Self-affirming Ice Breaker: Week one of a course is full of anxiety for students and can impede their ability to start the course. Try an ice breaker that invites them to share a part of their identity. One example from the infographic is to ask them to reflect on a value that is important to them and then choose an object from their life that represents that value.

Wisdom Wall: sharing the ‘wisdom’ or advice from students who have previously taken your class. You can use a collaborative tool such as a Word file in OneDrive that students can access, or Flipgrid, which can be enabled in Canvas. You can also have studente email their success advice to you that you would add to the file, or empower students to create their own by having a link to a shared Word document by changing the edit settings to ‘Anyone with the link’. Post this link in your course to share it with your current students and then they can also add their own advice. Here is Michelle’s example of a Wisdom Wall.

Bumper Video: Short videos used throughout the course to introduce a new module or clarify a sticky concept.

Microlectures: laser-focused short videos (5 – 10 minute) that walk the students through the comprehension of complex concepts.  Before you record, identify the one or two ideas you want your students to take from the video. Write a script to make sure that you are saying exactly what you want to say in the short video.  Also, remember to produce closed captions for all videos.  If you need help with closed captioning in Panopto, please contact the help desk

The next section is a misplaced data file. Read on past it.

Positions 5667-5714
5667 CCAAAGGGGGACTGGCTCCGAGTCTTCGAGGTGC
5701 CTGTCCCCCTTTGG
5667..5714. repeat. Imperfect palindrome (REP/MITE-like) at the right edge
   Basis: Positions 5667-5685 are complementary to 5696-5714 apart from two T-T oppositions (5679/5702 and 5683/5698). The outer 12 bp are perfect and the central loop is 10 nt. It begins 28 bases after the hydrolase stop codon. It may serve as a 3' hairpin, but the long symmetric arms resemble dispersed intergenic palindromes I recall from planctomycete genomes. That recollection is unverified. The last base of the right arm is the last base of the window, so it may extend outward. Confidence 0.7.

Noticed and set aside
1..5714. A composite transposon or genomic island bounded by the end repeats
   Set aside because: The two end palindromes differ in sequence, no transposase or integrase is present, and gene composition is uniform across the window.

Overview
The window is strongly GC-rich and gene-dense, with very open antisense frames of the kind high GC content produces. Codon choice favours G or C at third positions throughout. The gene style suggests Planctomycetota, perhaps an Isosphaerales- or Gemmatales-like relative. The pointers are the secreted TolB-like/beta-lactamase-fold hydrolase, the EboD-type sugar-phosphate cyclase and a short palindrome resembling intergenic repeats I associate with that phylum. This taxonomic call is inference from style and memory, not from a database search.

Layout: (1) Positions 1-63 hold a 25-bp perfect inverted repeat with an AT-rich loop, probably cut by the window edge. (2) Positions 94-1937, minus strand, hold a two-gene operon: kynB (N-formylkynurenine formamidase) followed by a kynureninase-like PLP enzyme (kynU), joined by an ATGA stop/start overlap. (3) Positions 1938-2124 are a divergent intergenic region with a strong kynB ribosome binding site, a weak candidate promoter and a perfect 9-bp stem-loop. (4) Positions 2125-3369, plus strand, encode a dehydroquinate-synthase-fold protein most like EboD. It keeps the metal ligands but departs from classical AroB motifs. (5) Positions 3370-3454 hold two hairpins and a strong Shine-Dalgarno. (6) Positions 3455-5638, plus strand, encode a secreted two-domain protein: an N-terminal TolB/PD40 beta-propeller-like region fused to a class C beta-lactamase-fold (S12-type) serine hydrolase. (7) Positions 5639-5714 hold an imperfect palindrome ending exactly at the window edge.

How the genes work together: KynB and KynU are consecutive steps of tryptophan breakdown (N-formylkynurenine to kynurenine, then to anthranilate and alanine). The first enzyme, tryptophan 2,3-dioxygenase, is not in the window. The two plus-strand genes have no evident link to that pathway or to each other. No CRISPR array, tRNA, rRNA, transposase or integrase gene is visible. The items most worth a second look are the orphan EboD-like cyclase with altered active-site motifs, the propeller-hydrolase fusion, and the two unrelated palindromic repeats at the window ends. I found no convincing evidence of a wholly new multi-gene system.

All of these suggested steps are part of the best practices in online course design and teaching. They are also steps that you can take at any time during the semester. 

These elements will be included in the CFC’s Online Course Design Institute offered totally online this summer. If you’d like more information about the OCDI, please contact us.


Pacansky-Brock, M. 2017. Best practices for teaching with emerging technologies. Routledge, New York, NY.

Pacansky-Brock, M. Liquid syllabus.

Pacansky-Brock, M. (2020). How to humanize your online class, version 2.0 [Infographic].

Faculty Embracing Inclusive Pedagogy at WCU

Part 1 of the Inclusive Teaching Series

The 2nd Annual Teaching and Learning Day event, sponsored by the Office of the Provost, and facilitated by the Coulter Faculty Commons, provided a space for faculty and staff across campus to learn about the Fellows’ work.  

The initiative, led by associate dean Dr. Shamella Cromartie, with facilitation support from Dr. Darrius Stanley and Dr. Brandi Hinnant-Crawford, led to a significant change in pedagogical perspective for participant Dr. Geraldine Riouff, assistant professor of environmental health. 

group of college students gathered about a table talking to each other

“It lives with me today,” Riouff said. “We evaluated who we are as an educator, how this has influenced what happens in the classroom, and considered our academic background and talked about critical theory. We worked on our syllabi, the voices represented in our syllabi, and the resources we teach from and with.” 

The program provided support from subject matter experts such as library faculty. 

“Ann Hallyburton, in the library, was incredibly helpful surfacing diverse voices and resources for my Public Health class,” Rioff said.I cover many different topics, and now I have broader representation and perspectives on subjects like traumatic brain injury, opiate addiction, and the other topics we cover.” 

The program provided support from subject matter experts such as library faculty. 

“Ann Hallyburton, in the library, was incredibly helpful surfacing diverse voices and resources for my Public Health class,” Rioff said.I cover many different topics, and now I have broader representation and perspectives on subjects like traumatic brain injury, opiate addiction, and the other topics we cover.”